All Things Considered on KCCU

Mon-Fri at 4:00 PM
Robert Siegel, Melissa Block, Audie Cornish
Clinton Wieden

On May 3, 1971, at 5 p.m., All Things Considered debuted on 90 public radio stations.

In the 40 years since, almost everything about the program has changed, from the hosts, producers, editors and reporters to the length of the program, the equipment used and even the audience.

However there is one thing that remains the same: each show consists of the biggest stories of the day, thoughtful commentaries, insightful features on the quirky and the mainstream in arts and life, music and entertainment, all brought alive through sound.

All Things Considered is the most listened-to, afternoon drive-time, news radio program in the country. Every weekday the two-hour show is hosted by Robert Siegel, Melissa Block, and Audie Cornish. In 1977, ATC expanded to seven days a week with a one-hour show on Saturdays and Sundays.

Credit NPR/Doby Photography

Local Host(s): 
Clinton Wieden
Genre: 
Composer ID: 
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Politics
3:15 pm
Mon February 3, 2014

A Candidate For Congress In Georgia — And Michigan And Hawaii And...

Originally published on Mon February 3, 2014 6:33 pm

Transcript

AUDIE CORNISH, HOST:

From NPR News, this is ALL THINGS CONSIDERED. I'm Audie Cornish.

MELISSA BLOCK, HOST:

And I'm Melissa Block.

We're going to introduce you now to one unusual Republican running for Congress in this year's midterm elections. As a candidate, Allan Levene stands out for a bunch of reasons. He's a naturalized U.S. citizen, born and raised in London. He says the federal government should do away with corporate taxes and create a new Israel in Texas.

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Technology
3:15 pm
Mon February 3, 2014

'Jeopardy' Legend Picks Up A Smartphone Quiz App

Originally published on Mon February 3, 2014 6:33 pm

Transcript

AUDIE CORNISH, HOST:

Finally, in Tech today, an app to keep you guessing.

(SOUNDBITE OF THEME MUSIC, JEOPARDY)

CORNISH: Or if you're former "Jeopardy!" champ Ken Jennings, a trivia app called QuizUp to keep you answering confidently.

KEN JENNINGS: I was surprised to find that I was very good at Disney. I patted myself on the back for that.

CORNISH: But even Ken Jennings has a few trivia blind spots.

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Remembrances
6:06 pm
Sun February 2, 2014

Philip Seymour Hoffman: An 'Uncanny' Actor Of Stage And Screen

Hoffman (left) and Eddie Marsan, in a scene from the film God's Pocket, released in January.
Lance Acord AP

Originally published on Mon February 3, 2014 1:53 pm

Actor Philip Seymour Hoffman was found dead on Sunday in his Manhattan apartment. He was 46.

Hoffman was steeped in his profession — in film, on stage, in the spotlight and behind the scenes.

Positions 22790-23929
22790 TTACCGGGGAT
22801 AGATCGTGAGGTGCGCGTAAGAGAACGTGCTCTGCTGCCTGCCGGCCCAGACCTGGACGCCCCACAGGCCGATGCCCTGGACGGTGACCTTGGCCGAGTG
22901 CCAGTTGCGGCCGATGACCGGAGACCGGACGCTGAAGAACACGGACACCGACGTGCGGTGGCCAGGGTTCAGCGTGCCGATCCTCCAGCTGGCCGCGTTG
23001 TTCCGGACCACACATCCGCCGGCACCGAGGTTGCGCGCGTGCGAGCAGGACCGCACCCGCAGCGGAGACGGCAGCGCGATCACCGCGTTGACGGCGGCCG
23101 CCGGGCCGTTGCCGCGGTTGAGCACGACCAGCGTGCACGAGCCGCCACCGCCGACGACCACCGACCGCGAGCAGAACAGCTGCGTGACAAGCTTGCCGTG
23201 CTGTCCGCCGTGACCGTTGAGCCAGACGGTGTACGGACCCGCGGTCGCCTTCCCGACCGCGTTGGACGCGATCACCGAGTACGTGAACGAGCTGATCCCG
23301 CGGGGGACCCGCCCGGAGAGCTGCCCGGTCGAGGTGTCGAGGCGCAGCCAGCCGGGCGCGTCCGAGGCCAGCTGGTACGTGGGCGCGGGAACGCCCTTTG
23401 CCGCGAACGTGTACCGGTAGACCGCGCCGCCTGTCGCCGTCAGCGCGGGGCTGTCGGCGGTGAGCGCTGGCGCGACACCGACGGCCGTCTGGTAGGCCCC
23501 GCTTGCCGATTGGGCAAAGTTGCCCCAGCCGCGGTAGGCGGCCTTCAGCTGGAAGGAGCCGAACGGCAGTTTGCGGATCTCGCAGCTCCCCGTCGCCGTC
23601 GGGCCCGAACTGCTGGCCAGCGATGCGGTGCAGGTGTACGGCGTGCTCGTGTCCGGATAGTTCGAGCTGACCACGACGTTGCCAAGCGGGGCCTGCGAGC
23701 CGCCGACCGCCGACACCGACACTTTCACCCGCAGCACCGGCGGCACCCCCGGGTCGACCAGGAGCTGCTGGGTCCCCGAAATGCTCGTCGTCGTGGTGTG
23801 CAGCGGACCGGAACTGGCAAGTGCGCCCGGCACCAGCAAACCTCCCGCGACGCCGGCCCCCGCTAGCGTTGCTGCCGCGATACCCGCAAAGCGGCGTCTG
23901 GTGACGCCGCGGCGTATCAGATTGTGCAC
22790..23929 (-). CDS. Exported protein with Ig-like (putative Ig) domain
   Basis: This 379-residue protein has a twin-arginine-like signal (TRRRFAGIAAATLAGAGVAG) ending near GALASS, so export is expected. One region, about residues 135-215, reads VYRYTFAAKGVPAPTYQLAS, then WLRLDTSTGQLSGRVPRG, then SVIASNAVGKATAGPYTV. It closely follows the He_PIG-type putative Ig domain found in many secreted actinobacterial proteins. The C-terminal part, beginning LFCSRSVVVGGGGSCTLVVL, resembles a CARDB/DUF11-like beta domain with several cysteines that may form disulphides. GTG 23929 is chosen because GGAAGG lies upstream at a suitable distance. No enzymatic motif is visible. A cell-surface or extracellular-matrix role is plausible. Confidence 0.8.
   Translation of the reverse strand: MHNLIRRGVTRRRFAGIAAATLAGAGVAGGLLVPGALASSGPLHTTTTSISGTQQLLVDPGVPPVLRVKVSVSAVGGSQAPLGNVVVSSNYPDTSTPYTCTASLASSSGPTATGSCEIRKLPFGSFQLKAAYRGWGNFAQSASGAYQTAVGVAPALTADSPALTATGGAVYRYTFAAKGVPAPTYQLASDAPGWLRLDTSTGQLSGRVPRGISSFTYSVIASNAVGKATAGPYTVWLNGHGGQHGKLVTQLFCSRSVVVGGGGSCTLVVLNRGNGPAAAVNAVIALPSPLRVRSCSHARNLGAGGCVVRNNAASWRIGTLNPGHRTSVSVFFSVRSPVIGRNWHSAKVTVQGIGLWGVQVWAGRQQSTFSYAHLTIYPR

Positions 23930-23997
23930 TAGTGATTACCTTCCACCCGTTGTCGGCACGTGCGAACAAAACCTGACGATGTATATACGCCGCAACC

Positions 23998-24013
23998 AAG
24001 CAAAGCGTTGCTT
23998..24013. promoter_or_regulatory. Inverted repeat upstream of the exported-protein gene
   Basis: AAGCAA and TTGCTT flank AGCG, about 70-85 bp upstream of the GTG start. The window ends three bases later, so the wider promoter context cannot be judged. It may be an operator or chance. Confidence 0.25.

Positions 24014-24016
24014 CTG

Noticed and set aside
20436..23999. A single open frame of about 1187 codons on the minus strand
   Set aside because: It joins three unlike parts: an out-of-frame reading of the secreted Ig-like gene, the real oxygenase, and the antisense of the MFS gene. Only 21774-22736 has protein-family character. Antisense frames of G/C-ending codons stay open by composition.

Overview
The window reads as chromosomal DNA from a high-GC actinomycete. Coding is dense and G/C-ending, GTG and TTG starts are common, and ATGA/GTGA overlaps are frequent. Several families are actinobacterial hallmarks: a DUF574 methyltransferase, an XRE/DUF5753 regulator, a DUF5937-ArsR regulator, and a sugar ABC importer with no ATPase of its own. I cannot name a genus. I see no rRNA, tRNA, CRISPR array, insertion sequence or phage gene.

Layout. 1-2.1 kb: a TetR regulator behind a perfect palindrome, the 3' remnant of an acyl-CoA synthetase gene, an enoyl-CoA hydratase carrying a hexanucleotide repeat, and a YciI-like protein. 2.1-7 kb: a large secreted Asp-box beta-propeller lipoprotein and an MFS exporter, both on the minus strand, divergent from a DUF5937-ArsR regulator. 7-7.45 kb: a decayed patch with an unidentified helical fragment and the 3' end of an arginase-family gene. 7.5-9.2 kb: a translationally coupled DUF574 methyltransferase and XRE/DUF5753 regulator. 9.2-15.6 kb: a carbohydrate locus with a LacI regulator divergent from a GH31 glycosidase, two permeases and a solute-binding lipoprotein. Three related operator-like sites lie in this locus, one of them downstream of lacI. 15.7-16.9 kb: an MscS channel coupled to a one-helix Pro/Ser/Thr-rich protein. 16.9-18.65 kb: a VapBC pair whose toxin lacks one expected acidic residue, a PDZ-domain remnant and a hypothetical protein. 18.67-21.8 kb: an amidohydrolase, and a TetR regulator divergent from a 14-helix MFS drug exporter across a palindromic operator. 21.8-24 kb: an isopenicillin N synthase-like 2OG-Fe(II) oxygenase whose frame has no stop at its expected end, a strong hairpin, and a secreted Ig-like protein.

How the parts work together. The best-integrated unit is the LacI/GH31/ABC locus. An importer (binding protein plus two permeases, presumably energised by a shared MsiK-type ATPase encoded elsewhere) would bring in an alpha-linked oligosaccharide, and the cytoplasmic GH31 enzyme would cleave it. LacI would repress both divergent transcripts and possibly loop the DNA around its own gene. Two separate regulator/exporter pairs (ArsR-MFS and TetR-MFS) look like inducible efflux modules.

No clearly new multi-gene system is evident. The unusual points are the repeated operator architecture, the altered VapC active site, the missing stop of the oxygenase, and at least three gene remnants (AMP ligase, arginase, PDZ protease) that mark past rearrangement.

In 2005, he won the Oscar for best actor for his portrayal of Truman Capote. The movie focuses on Capote's interviews with two murderers on death row for his nonfiction novel In Cold Blood.

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Economy
5:44 pm
Sun February 2, 2014

Obama's State Of The Union And Your Economic Reality

President Barack Obama looks at a crank shaft as he tours General Electric's Waukesha Gas Engines facility on Thursday in Waukesha, Wis. as part of a four-stop tour he is making to expand on themes from his State of the Union address, including the economy.
AP

Originally published on Mon February 3, 2014 6:20 am

In his State of the Union speech Tuesday, President Obama stepped up to a podium before Congress and the country and declared that the state of our union was strong.

"Here are the results of your efforts: The lowest unemployment rate in over five years; a rebounding housing market; a manufacturing sector that's adding jobs for the first time since the 1990s," the president said.

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Around the Nation
4:20 pm
Sun February 2, 2014

The Brutal Business Of Heroin Brings Wave Of Overdoses In Pa.

Originally published on Sun February 2, 2014 5:42 pm

Transcript

ARUN RATH, HOST:

Drug-related deaths are scarring families and communities across the country. The area around Pittsburgh, Pennsylvania, has been hit especially hard. Twenty-two people have died there in less than two weeks, the latest in a wave of heroin overdoses. Police in Western Pennsylvania are blaming the deaths on an especially potent form of the street drug. After testing, they determined the heroin had been mixed with a prescription painkiller known as Fentanyl.

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